This paper begins with a description of the viewer programs. Then we report on our evaluation experiments and discuss our findings.
Overview of the user model
Figure 1 shows a user's model as displayed by
quick_view (for quick viewer). Parts of the model are
"folded" into single nodes to reduce window clutter.
quick_view can also be used to view selected parts of a
user model by invoking it with a specification of the parts
to be viewed.
The um form of a user model is a directed acyclic graph. This is presented to the user as a tree. Non-leaf nodes are called partial models. They are shown as circles. These represent a meaningful grouping of related aspects of the user model. The leaves of the quick_view tree are the components of the user model and these are shown as shapes other than a circle.
Different shapes are used to indicate the type of the component. Squares are used to show knowledge components. Diamonds are beliefs, aspects that the user may believe true but the system designer (and hence the system) considers untrue. These may well be misconceptions. They may, equally, represent alternate views which conflict with those of the main model being displayed. The crosses are characteristics and other properties of the user for which true/false values may not be appropriate.
Most of the model shown in Figure 1 is devoted to knowledge-components. One belief-component represents the view, held by many users, that killing the sam-window is a good way to quit. (This means the user misses potentially helpful warnings.) The bottom of Figure 1 has several characteristics-components such as the representation of the user's apparent typing speed (wpm_info).
In addition, quick_view displays the truth value of the nodes and leaves. For all but belief-components, true is indicated by black, false by white. A circle in a circle (and corresponding nested shapes) indicates situations where the system could not determine the truth of the component. We describe the way that the truth is determined later.
One role of quick_view is to give the user an overview of a large part of the user model structure `relevant' at this point. Now the definition of `relevance' has two parts. First, the root of the displayed tree defines the `relevant' context. In the case of Figure 1, this is the whole model for this user (starting at the `root'). We could have displayed just the part of the model starting, for example, at sam.
The second part of `relevance' concerns the selection of the actual nodes to be displayed. One option
is to display the whole tree so that the user can, indeed,
get an overview of the part of the model being viewed.
An alternative is to try to determine the most useful, and
so relevant, parts.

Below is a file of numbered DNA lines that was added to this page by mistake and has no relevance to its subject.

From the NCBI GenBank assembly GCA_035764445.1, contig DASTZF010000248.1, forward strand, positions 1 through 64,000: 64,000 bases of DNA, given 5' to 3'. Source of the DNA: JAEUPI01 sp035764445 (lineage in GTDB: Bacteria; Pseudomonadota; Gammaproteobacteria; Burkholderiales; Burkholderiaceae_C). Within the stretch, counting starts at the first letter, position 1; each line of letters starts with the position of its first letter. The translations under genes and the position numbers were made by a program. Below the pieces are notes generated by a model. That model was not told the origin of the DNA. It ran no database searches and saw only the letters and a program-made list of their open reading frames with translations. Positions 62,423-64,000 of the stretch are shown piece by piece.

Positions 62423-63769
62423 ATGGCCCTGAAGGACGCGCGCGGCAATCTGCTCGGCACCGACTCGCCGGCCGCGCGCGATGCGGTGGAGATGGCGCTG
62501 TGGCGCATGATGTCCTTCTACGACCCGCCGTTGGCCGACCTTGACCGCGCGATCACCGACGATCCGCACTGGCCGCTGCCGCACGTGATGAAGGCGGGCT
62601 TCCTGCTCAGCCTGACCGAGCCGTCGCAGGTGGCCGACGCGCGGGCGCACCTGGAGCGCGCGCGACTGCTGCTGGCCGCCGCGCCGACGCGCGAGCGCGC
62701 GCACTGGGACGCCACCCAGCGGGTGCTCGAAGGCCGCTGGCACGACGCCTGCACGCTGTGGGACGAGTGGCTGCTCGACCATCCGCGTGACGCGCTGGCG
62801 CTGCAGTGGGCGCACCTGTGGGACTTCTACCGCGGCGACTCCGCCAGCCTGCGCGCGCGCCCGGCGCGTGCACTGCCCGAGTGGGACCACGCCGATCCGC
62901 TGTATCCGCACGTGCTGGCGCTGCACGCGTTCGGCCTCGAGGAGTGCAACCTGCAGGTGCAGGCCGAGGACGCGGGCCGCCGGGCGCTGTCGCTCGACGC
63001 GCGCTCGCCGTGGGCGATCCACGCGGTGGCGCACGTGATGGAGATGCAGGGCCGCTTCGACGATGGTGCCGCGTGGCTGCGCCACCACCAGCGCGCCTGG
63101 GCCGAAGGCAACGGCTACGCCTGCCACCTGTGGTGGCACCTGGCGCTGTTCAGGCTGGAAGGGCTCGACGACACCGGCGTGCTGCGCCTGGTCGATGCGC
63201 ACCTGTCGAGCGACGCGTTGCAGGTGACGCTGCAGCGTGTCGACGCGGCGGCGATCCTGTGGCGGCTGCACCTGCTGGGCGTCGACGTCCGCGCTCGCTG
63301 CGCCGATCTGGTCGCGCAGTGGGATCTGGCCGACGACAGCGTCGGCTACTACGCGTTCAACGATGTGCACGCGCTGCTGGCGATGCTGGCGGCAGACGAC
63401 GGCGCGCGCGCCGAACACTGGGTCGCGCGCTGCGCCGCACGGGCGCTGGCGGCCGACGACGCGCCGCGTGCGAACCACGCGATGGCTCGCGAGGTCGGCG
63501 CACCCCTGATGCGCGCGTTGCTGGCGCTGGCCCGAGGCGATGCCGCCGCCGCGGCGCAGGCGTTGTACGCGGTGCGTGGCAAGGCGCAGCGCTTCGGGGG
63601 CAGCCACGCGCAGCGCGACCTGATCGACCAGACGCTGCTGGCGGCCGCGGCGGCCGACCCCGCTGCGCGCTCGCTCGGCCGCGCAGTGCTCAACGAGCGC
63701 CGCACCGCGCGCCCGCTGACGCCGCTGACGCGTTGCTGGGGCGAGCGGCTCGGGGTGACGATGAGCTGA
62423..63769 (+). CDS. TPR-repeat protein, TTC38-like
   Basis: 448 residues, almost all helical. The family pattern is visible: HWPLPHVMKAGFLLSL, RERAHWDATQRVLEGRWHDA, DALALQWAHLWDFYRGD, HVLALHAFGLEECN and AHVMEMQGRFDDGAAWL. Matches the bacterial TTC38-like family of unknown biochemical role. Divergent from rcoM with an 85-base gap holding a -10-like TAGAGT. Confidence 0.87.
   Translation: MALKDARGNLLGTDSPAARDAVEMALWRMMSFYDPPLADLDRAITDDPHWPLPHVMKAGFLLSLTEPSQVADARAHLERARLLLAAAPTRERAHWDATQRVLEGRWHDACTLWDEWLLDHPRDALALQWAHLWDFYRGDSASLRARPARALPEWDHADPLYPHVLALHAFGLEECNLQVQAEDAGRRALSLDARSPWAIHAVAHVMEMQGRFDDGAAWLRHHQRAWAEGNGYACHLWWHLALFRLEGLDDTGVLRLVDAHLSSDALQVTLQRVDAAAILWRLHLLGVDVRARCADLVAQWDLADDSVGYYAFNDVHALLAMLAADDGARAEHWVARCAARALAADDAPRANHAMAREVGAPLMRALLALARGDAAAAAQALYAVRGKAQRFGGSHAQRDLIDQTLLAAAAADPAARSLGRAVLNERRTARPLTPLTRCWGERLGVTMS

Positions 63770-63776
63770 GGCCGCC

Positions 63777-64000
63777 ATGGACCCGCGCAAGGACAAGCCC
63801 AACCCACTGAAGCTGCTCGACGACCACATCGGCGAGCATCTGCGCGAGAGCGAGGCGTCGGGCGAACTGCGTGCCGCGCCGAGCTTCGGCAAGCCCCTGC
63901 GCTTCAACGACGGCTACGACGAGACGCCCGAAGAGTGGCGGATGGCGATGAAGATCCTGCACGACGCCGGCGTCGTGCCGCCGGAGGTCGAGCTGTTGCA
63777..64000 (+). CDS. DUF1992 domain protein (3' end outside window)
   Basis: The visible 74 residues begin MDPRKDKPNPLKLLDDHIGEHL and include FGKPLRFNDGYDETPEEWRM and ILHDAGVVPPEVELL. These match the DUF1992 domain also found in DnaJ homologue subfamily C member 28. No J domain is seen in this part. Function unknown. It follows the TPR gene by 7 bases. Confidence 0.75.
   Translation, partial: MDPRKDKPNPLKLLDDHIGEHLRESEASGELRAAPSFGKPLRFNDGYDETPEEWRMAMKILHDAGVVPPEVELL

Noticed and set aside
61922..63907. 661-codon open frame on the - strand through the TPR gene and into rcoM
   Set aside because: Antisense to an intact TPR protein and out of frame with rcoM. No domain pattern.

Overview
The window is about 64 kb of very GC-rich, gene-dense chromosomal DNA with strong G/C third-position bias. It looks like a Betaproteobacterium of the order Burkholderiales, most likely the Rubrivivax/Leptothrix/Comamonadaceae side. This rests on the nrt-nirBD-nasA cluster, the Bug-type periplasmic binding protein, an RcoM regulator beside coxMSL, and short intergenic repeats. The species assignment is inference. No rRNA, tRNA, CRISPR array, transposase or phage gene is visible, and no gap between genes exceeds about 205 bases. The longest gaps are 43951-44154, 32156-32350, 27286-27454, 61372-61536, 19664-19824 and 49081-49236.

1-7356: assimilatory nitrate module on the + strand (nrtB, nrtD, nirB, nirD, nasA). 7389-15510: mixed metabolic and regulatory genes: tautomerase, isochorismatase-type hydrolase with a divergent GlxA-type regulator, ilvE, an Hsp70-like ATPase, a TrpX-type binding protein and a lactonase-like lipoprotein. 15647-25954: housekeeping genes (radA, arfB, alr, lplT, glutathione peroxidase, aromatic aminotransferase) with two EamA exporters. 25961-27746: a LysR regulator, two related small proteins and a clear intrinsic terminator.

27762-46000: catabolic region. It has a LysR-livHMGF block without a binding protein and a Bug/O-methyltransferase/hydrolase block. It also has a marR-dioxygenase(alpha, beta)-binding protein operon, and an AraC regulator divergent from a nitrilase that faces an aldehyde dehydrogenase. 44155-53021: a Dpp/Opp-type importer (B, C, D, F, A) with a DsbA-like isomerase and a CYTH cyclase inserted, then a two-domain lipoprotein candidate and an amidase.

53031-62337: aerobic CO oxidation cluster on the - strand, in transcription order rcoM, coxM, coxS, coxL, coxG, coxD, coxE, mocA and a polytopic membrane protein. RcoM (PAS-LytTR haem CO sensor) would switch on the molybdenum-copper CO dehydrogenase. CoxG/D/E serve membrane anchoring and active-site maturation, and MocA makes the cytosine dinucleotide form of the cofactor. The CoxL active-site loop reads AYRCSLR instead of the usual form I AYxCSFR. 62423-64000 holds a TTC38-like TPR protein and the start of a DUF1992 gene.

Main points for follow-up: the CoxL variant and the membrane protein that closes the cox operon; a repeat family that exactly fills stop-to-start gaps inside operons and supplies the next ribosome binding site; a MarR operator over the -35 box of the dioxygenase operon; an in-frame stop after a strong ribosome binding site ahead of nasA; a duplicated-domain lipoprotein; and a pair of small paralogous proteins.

There are many reasons for avoiding the display of the whole partial model subtree. If the starting node given to quick_view has a large subtree with many components, it may be infeasible to display all of them as the screen would be too cluttered or the print too small to be readable.
Even if all the components can be displayed so that they are clear, it may be that many have the same value. Then the quick_view display can be clearer and more meaningful if we collapse any partial model that has all its components of the same value. Where all the components are true, this constitutes showing the user that the more general notion is true.
In designing quick_view, we were even more concerned about the opposite situation where the user knew none of the components in various partial models. This is the case when a beginner has only made small use of sam and knows little about it. We were concerned that a screen showing large numbers of unknown nodes would be discouraging. Moreover, a user who knows only the simpler aspects of sam is unlikely to be interested in sophisticated features.
We also allow the user to override the default `relevance' definition. When the user clicks on a node whose subnodes are not displayed, the next level down the tree is displayed. Conversely, the user can collapse the subnodes by clicking on a node.
A second role of quick_view is as a navigation aid when viewing a user model in detail. Normally the user will investigate the details of the model using a viewer like um_view, described below. Then quick_view keeps the context available.
Detailed model viewer
The main viewer interface, um_view, allows the user to traverse their user model. A startup screen displays the root and immediate child nodes of Figure 1. The user can select nodes that are leaves in the visible tree, expanding that part of the tree until the leaf components are available as is the case in the example of Figure 2. (As one would expect, the converse navigation applies and leaves can be collapsed by clicking on their parent node.) Rather like the quick_view display, um_view gives the user the value of each node displayed. However, it offers much more at the component's nodes. Here it provides a pop up menu from which the user can select three main actions: justify the value of the component; alter the truth value of the component and explain the meaning and purpose of this part of the model.